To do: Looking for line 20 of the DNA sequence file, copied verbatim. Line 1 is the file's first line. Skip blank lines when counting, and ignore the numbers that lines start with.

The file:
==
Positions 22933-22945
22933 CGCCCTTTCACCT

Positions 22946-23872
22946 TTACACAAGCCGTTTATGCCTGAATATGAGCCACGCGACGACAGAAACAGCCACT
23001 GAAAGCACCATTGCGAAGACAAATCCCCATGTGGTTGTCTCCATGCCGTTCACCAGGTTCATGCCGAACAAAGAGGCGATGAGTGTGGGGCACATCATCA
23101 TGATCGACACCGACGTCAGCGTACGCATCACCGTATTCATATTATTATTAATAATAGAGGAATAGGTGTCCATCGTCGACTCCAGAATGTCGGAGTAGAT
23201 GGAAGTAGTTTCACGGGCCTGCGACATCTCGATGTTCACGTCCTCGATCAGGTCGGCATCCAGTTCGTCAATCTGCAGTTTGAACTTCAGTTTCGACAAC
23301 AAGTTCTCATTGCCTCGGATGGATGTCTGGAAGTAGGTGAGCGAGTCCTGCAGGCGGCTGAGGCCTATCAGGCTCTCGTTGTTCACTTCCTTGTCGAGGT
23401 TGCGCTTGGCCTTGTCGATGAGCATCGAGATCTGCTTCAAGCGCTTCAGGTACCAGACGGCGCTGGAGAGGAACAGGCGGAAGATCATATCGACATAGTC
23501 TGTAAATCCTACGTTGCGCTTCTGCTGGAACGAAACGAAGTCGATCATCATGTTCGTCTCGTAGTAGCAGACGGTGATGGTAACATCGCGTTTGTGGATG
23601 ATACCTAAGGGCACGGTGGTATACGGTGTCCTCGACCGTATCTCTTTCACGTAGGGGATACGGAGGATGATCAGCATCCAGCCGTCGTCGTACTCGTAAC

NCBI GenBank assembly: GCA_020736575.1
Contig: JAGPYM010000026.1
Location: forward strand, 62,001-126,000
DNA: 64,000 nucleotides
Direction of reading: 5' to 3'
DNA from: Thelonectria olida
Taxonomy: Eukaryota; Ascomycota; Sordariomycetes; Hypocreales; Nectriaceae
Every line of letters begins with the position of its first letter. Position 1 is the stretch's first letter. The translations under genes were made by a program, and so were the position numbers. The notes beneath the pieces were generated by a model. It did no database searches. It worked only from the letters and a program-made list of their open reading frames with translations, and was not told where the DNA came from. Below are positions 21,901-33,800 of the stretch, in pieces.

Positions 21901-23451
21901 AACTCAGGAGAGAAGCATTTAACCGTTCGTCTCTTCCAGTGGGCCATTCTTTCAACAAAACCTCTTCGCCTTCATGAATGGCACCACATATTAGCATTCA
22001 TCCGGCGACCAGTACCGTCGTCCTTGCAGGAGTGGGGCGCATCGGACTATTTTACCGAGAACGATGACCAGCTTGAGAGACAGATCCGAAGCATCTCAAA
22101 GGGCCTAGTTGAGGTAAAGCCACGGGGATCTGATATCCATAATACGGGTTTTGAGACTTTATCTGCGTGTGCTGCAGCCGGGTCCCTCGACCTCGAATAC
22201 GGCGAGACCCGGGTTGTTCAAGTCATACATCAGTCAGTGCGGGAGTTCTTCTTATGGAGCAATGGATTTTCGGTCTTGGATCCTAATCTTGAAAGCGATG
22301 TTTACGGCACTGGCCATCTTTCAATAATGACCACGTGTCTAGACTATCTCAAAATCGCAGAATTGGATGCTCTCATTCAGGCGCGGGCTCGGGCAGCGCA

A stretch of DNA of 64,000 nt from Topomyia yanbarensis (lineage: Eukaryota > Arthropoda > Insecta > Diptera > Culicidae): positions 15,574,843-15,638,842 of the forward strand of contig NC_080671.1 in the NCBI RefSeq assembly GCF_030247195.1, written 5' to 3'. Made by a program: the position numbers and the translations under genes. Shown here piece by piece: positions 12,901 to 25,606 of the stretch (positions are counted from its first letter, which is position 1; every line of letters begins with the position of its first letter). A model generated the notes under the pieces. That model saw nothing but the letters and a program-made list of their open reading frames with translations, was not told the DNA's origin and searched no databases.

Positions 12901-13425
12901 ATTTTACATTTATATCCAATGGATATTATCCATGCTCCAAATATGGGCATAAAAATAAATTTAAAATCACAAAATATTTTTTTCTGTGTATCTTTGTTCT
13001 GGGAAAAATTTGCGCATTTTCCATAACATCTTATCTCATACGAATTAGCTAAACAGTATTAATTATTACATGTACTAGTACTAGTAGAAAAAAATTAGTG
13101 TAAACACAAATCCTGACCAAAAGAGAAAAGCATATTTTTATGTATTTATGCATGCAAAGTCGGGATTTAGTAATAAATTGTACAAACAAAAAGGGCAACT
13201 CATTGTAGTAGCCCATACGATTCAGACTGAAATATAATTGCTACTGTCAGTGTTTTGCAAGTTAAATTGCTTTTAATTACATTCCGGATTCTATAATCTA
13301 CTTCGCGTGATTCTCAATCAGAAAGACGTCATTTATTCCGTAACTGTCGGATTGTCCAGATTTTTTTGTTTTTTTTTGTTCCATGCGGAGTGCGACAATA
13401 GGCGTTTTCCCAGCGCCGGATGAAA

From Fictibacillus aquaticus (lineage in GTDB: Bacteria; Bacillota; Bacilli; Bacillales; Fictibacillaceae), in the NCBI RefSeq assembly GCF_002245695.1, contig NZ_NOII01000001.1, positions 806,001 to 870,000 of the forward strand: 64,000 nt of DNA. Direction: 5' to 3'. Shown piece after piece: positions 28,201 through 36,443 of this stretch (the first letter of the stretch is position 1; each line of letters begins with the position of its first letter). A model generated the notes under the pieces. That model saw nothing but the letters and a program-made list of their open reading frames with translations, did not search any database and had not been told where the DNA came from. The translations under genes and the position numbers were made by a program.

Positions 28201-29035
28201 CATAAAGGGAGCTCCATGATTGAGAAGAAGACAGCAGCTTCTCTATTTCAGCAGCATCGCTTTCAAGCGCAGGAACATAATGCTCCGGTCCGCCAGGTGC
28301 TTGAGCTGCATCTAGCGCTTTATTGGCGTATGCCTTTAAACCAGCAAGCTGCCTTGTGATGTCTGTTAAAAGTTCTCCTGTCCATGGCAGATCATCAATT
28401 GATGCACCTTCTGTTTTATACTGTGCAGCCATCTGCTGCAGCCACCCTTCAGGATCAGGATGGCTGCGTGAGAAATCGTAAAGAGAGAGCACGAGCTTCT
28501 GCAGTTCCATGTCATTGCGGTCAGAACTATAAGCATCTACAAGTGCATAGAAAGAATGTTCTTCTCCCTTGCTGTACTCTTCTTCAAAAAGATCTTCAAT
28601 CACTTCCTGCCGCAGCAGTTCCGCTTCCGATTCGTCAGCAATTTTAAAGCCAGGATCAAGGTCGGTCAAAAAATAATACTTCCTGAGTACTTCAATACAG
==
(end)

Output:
Positions 21901-23451